Personal Wellbeing

Well on Your Way

Being Active

There are many ways to make physical activity a part of your life no matter your ability or health condition. Learn how Zak Madell maintains an active lifestyle, regardless of a disability or health condition:

Video: Zak Madell's Story
Video: Zak Madell: Nine to Five

Learn more about how to get active:

Many organizations across Alberta help provide inclusive recreation, leisure, and physical activities:

For more information about resources in your community, visit our Resources section.

Healthy Eating

The teen years are an important time to establish healthy eating habits that will continue into adulthood.  Choose a variety of healthy foods every day and learn skills like how to plan, shop and prepare healthy foods.  Learn more about Healthy Eating for Teens.

Other recommended resources:

Mental Health & Addiction

Taking care of your health means taking care of your mind too.

Mental Health Resources

Video: I had a black dog, his name was depression
Video: Mental Health: In Our Own Words
Video: Let’s Talk About Mental Health
Video: 10 Common Warning Signs of a Mental Health Condition

  • Text, email or call ConnectTeen
  • Mental Health Helpline: 1-877-303-2642
  • Alberta Addictions Helpline at 1-866-332-2322.

Addiction Resources:

If you are concerned about talking to your healthcare team, learn more about your right to confidential healthcare.


Meeting and Making New Friends

There are many different kinds of relationships. Relationships with your friends and family will look different than those with your teachers and healthcare providers. Having a close friend you can count on, trust, and spend time with can be important.

Some may find it easier to reach out and make friends than others. A good friend:

  • Accepts you as you are and is there for you whether you’re happy or sad
  • Respects your opinion
  • Wants what's best for you
  • Makes you feel special
  • Respects your limits and values
  • Keeps your secrets
  • Communicates with kindness and honesty
  • Is flexible and fun to be with
  • Doesn’t ask you to keep secrets that make you feel bad
  • Isn't mean or bossy and doesn’t tease you in a way that makes you feel bad

There are many ways to meet new people:

  • Join a club
  • Take a class
  • Learn a sport
  • Volunteer
  • Get involved in activities or programs you enjoy. To learn more about activities or programs in your area, go to our Resources section.
  • Connect with people who have a similar health condition. If this interests you, talk to your healthcare provider about how to meet people with a condition like yours.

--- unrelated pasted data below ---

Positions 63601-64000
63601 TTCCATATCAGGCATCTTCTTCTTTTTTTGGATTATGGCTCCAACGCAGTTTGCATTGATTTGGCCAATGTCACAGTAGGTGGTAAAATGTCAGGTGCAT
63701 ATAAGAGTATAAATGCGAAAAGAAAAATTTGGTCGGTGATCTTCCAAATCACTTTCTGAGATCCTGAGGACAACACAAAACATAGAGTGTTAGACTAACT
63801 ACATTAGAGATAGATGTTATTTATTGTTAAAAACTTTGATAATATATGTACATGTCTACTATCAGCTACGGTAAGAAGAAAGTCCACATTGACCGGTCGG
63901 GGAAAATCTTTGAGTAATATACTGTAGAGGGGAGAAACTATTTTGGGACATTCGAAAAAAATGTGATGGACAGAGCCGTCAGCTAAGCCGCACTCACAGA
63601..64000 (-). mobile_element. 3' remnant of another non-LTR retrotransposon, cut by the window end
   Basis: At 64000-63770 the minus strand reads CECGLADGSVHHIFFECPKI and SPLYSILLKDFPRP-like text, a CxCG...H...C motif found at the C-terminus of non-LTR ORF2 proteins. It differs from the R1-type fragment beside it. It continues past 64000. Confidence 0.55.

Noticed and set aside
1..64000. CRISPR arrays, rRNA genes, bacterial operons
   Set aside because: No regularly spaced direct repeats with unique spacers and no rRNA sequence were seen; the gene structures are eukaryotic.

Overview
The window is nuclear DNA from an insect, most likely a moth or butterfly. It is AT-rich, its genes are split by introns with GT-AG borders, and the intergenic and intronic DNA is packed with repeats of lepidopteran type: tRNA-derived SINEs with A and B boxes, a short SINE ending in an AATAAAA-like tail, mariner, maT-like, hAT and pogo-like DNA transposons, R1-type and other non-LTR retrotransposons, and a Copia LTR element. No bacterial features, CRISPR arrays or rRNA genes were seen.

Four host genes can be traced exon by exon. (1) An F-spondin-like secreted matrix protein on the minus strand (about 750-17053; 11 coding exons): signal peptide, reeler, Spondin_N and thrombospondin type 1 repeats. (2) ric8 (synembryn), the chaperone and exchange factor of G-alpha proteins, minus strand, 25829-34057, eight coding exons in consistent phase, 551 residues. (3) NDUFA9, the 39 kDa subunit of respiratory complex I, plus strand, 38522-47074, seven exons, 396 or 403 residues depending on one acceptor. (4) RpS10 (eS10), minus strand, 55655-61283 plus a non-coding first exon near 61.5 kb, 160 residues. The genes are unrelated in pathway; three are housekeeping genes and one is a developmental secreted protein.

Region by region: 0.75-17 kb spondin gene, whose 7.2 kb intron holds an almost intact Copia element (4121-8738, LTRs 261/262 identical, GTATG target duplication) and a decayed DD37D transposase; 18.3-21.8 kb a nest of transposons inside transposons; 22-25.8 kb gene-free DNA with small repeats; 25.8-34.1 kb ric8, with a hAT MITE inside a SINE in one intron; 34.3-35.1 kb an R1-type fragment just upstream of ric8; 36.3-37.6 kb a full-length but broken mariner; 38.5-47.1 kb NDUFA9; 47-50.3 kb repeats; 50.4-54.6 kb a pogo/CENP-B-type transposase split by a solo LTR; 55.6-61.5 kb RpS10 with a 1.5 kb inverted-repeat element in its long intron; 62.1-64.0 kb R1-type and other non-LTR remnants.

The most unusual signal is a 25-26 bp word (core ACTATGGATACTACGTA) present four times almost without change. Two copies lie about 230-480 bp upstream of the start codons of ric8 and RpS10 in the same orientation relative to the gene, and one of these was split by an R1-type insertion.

Bullying and Relationship Abuse

You can decide who you want to have a relationship with and how close you want to be. You have the right to feel safe at all times and in all relationships.  Talk to your healthcare provider to help you find resources and support. Prevention resources and help for victims of bullying, family violence, sexual abuse, exploitation and child abuse are available:

Sexual Health

Alberta Health Services has Sexual and Reproductive Health programs and services to help you get reliable and accurate information and learn about sexual and reproductive health.

Additional Resources:

Talk to your healthcare team or ask to see a psychologist to talk about sexuality or sexual health questions you have. It’s okay to meet with healthcare providers on your own. Your parents don’t have to be in the room. If you’d like to learn more, see confidential healthcare for teens.

Sexuality and Diverse Abilities

Everyone can have healthy sexual relationships, regardless of disabilities or their health condition.  If you have questions about your relationships and your sexual and reproductive health, talk to your healthcare provider.

Video: So you wanna date

Video: Deciding when you're ready

Video: Kamisha's Journey: Discovering Sexual Identity When You Have a Disability


Sexual consent is about a person’s right to make their own choice about sexual activity. Learn about the laws in Canada that protect you and your right to make choices about sex and relationships.

If you’re in a relationship and feel that you’re being pressured into sexual activity, or have been approached to take part in a sexual activity by a person in a position of power, reach out to someone you trust for help like a parent, teacher or other trusted adult.


Canadian Association of Sexual Assault Centres